I am helpless without research material—and the more “motivational” the better.
I write out a definition of the problem and a statement of the purpose which I wish the campaign to achieve. Then I go no further until the statement and its principles have been accepted by the client.
Before actually writing the copy, I write down ever conceivable fact and selling idea. Then I get them organized and relate them to research and the copy platform.
Then I write the headline. As a matter of fact I try to write 20 alternative headlines for every advertisement. And I never select the final headline without asking the opinion of other people in the agency. In some cases I seek the help of the research department and get them to do a split-run on a battery of headlines.
At this point I can no longer postpone the actual copy. So I go home and sit down at my desk. I find myself entirely without ideas. I get bad-tempered. If my wife comes into the room I growl at her. This has gotten worse since I gave up smoking.
I am terrified of producing a lousy advertisement. This causes me to throw away the first 20 attempts.
If all else fails, I drink half a bottle of rum and play a Handel oratorio on the gramophone. This generally produces an uncontrollable gush of copy.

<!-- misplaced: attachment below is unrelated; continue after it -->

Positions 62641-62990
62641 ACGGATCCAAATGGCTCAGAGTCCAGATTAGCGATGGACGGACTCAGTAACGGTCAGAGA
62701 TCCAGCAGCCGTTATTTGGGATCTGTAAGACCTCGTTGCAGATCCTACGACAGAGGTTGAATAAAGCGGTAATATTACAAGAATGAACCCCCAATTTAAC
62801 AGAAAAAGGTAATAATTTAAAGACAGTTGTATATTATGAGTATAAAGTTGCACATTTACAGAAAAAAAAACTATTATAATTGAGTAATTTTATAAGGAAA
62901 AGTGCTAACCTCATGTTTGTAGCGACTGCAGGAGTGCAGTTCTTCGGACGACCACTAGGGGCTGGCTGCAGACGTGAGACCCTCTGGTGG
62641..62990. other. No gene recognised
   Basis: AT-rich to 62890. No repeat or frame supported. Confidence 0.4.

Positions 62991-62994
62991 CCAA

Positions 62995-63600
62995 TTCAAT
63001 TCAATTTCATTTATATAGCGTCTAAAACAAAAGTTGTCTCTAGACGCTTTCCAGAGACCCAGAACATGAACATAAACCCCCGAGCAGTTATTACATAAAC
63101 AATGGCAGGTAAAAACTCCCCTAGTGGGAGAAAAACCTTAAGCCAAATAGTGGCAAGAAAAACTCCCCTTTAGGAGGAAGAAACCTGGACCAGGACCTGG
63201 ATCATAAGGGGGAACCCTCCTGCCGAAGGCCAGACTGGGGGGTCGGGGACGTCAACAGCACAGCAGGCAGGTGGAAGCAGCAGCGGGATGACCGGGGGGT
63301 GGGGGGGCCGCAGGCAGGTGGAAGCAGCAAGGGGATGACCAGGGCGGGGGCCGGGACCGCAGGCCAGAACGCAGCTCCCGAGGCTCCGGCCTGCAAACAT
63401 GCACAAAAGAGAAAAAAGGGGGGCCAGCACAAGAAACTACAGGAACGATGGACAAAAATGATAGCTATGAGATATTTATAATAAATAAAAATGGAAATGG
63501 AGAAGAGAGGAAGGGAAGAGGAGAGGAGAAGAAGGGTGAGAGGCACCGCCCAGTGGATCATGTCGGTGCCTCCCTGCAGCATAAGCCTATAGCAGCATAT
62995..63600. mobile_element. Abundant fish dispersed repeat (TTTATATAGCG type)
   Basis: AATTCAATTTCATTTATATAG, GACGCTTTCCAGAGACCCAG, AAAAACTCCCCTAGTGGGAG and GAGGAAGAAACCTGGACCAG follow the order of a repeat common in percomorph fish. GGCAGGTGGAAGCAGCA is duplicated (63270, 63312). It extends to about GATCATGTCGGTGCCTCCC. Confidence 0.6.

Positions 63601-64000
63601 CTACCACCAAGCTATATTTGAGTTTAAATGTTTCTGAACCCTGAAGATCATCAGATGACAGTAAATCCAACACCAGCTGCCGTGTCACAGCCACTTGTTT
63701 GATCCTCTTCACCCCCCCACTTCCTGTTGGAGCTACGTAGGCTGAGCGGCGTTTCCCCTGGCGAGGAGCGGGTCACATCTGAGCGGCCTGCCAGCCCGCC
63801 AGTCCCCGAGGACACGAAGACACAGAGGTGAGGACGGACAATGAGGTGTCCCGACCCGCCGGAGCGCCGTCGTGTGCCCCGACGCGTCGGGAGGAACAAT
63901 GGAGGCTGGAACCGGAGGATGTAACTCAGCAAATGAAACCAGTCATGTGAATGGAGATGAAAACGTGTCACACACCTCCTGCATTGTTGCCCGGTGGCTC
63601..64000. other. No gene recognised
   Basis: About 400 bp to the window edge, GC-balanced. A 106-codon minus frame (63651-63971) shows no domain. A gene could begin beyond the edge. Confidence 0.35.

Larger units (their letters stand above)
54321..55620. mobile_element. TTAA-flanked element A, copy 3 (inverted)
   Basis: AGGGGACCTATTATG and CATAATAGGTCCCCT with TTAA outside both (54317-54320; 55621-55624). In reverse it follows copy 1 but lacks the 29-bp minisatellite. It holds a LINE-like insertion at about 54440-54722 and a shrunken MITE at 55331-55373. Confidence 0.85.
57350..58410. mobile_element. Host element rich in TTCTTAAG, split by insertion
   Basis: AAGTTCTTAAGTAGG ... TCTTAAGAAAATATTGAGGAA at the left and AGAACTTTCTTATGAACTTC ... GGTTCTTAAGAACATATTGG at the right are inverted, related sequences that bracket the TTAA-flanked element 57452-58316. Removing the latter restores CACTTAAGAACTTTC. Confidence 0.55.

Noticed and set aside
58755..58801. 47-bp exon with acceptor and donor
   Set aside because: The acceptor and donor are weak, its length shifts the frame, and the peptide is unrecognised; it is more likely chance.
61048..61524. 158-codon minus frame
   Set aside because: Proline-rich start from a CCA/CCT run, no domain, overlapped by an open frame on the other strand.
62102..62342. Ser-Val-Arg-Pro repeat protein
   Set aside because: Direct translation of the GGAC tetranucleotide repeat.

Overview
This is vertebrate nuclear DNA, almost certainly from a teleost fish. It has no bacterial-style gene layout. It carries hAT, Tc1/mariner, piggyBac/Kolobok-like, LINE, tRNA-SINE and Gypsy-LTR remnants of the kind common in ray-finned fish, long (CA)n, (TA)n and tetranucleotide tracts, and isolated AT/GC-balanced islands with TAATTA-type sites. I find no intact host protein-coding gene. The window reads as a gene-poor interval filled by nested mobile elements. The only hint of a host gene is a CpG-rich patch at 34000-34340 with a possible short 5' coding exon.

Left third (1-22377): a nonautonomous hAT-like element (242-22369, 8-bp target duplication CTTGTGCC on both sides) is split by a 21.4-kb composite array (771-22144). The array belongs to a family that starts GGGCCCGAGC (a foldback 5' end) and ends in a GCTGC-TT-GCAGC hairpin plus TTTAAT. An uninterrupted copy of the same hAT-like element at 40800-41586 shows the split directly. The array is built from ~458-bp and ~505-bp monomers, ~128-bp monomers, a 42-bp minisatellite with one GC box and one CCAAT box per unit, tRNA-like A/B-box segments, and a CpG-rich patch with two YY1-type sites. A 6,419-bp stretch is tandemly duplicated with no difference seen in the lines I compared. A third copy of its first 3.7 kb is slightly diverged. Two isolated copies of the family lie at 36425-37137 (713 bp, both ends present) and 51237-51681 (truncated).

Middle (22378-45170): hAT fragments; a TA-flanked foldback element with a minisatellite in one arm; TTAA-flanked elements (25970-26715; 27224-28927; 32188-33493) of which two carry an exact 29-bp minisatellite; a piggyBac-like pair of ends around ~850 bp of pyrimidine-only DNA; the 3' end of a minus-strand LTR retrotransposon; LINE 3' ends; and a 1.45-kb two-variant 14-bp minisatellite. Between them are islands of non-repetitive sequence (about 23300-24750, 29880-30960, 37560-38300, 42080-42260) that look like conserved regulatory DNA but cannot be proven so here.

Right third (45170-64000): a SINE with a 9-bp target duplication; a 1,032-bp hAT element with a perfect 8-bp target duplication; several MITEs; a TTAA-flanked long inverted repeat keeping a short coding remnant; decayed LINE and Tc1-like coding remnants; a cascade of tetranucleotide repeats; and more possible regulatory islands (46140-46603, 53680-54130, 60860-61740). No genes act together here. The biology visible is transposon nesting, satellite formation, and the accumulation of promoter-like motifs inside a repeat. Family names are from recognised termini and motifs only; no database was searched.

The next morning I get up early and edit the gush.
Then I take the train to New York and my secretary types a draft. I cannot type, which is very inconvenient.
I am a lousy copywriter, but I am a good editor. So I go to work editing my own draft. After four or five editings, it looks good enough to show to the client. If the client changes the copy, I get angry—because I took a lot of trouble writing it, and what I wrote I wrote on purpose.
Altogether it is a slow and laborious business. I understand that some copywriters have much greater facility.
The humility of Ogilvy’s letter is quaint. I’ve met other great copywriters and they’ve run the gamut in personality traits, but generally everyone of them is fascinating and perfectly capable of doing many different things. However, I’d beware of those who are really frustrated authors- because if you are writing ads to pay the freight while working on the “great American novel” you probably aren’t really an ad person.
The other key is to write daily. The day you run out of ideas is the day you die if you are a real copywriter. Blogs make it much easier than it was in David Ogilvy’s day to test your writing chops and get feedback. Real copywriters can’t stop writing- which may explain why I’m sitting at home, writing this post on a Saturday afternoon.